The Denis Roussel Award is given to a photographer whose work is based on the historical/alternative photographic processes, including silver gelatin.
Thank you to Jesseca Ferguson who spent long hours reviewing your submissions. Thank you to all of the photographers who applied for this award. You set the standard very high.
Statement from Jesseca Ferguson
Thank you, Rfotofolio, for the privilege of reviewing the handmade photographic works submitted for the Denis Roussel Award. Thank you to all the photographers who shared their work and their thoughts with me, as the reviewer. Although I never met Denis Roussel, I feel very connected to him because each semester I show my students his cyanotype photograms on found paper and cardboard. By using trash to create treasure, Roussel gracefully conflated material and meaning in visual haiku. His starry night skies were another aspect of his poetic vision. My students always find his work inspiring.
In choosing the award winners, I looked for thoughtful and thought-provoking handmade photography made in the spirit of Denis Roussel. I was drawn to work that is not only intriguing to look at, and to puzzle over, but that also makes us think in new ways about the potential of handmade photography and its role in our increasingly digital world.
I was truly excited to see the range and variety of images but was sorry to only see them on-line. I wish I could have experienced them in person, as they are all so tactile and evocative in their physical presence.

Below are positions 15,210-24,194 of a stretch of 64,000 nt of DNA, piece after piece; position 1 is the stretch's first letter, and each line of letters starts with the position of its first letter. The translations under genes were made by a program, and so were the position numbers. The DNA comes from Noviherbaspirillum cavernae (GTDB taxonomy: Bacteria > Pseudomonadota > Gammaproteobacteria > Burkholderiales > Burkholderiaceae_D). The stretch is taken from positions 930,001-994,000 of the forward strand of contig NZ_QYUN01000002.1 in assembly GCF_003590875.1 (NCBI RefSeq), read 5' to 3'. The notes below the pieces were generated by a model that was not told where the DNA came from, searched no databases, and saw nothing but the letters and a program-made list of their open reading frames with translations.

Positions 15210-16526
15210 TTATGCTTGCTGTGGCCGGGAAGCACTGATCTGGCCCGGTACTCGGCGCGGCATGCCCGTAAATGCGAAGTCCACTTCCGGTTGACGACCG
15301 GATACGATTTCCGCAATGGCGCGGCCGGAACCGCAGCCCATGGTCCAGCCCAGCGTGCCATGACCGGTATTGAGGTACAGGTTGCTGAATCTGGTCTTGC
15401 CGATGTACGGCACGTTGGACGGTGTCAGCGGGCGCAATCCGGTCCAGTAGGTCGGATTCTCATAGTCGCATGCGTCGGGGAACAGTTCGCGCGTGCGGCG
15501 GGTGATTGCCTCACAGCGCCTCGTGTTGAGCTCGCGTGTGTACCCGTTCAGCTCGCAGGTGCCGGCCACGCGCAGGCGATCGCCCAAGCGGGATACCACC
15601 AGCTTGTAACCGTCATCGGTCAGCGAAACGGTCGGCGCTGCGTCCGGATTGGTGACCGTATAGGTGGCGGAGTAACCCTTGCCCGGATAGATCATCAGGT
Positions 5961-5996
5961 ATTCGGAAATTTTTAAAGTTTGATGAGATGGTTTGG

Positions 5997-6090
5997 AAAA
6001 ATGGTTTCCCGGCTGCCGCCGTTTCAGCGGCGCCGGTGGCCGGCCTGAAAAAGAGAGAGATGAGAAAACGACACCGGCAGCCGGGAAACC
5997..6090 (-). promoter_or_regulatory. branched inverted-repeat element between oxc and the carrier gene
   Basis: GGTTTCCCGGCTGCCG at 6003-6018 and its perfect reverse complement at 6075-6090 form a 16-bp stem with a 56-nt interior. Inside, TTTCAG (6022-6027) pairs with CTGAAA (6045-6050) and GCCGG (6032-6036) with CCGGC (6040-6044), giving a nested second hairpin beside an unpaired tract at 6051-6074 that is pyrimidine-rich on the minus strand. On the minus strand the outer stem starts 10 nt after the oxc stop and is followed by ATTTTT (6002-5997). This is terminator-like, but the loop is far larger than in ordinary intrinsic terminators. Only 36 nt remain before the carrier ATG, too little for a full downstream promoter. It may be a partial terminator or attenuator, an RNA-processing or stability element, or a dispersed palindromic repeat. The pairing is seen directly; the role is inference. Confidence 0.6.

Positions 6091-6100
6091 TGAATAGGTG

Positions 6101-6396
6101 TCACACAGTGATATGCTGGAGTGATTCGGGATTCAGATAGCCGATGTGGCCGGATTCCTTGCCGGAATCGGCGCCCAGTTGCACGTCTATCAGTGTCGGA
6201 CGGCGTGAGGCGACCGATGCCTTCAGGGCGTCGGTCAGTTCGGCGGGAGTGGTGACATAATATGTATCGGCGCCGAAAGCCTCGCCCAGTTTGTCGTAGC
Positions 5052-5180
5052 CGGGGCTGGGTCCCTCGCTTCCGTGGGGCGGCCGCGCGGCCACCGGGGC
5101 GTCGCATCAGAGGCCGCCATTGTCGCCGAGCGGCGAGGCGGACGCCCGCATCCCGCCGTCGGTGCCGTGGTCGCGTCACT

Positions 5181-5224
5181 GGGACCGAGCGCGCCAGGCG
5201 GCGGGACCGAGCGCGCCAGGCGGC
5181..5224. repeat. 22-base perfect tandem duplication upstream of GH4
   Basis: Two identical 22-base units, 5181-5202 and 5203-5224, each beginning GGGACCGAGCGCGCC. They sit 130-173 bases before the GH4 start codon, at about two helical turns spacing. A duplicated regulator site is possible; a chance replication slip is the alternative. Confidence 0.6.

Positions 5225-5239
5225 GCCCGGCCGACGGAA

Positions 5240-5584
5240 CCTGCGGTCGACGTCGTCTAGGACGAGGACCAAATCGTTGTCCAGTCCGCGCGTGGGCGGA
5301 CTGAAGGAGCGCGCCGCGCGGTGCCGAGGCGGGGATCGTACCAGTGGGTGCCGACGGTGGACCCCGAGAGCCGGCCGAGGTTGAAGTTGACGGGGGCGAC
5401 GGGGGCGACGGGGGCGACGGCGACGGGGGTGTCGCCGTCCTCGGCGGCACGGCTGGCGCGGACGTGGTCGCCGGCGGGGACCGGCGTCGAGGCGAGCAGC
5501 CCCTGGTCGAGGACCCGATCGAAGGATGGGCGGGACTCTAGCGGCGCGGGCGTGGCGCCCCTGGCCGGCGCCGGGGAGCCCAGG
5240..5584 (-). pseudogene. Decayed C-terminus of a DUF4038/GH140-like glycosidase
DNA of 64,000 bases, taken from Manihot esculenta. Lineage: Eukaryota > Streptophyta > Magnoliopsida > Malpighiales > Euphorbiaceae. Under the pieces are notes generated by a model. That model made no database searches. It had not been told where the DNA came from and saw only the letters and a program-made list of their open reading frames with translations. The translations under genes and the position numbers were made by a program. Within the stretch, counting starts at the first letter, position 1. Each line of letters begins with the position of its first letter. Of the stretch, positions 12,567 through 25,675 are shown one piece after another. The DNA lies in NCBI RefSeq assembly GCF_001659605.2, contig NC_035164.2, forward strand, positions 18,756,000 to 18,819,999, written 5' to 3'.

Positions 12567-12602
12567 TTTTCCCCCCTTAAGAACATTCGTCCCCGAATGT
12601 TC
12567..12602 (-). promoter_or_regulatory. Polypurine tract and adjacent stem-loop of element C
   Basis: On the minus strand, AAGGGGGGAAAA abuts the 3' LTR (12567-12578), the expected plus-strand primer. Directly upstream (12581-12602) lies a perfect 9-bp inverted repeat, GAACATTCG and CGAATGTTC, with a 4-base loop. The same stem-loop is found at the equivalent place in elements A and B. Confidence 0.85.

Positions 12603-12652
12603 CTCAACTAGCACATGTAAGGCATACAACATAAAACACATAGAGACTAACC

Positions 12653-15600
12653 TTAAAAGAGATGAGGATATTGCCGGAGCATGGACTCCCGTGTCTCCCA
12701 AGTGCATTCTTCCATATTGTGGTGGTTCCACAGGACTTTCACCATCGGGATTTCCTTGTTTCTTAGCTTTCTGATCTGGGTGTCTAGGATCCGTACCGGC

The written statements truly worked in concert with the images submitted, enhancing and clarifying works whose subtlety or underlying meaning might have been lost, without the text. I really appreciated the care that went into each artist’s writing about their work.
The projects submitted were at such a high level that I could not limit myself to just one winner and three merit award winners. I also wanted to highlight some new faces as well as appreciating some photographers who have achieved attention elsewhere. I certainly hope that Rfotofolio features a number of the applicants in interviews and exhibitions so that we all may have a chance to explore their works in more depth.
Denis Roussel Award Winner 2019
Oyster Shell Ghost
Using liquid emulsion, this artist prints found negatives anonymous snapshots from a previous era, onto oyster shells she gathers at the edge of London’s Thames River – a very unexpected conjunction of materials. She has fused two castoff elements into small handheld portraits which are oddly reminiscent in size and weight of original 19th century daguerreotypes in cases. The artist wrote that she displays these photo-objects alongside other found artifacts from her river walks. Viewers immediately handle the shells, engaging with these photographs in ways they would not, had the images been printed, framed and hung on the wall in a more conventional presentation.
Merit Award Winners
Among the Tides
Cyanotype and wet plate collodion
Concerned about plastic in the oceans, the artist gathers plastic items on nearby beaches, then makes photograms with them using cyanotype and wet plate collodion. She prints these images on found papers and found glass, so she is recycling/re-using in all aspects of this work. Displayed salon style on an entire wall, these images give a sense of the accumulation of plastic in the ocean. Material conveys meaning in all aspects of making the work. Additionally, she is helping clean up the environment by gathering her materials!
This artist makes chlorophyll prints using medical imagery (her own and that of others) to comment on the hidden, latent nature of illness. Like a photograph, the illness can be invisible until it develops further. The artist engages others with chronic or invisible (to the non-medical eye) illness in this series. The communal nature of the project is important, as illness can be lonely and isolating. The fragility of the leaves and ephemeral nature of chlorophyll prints comment further on the vulnerability of illness.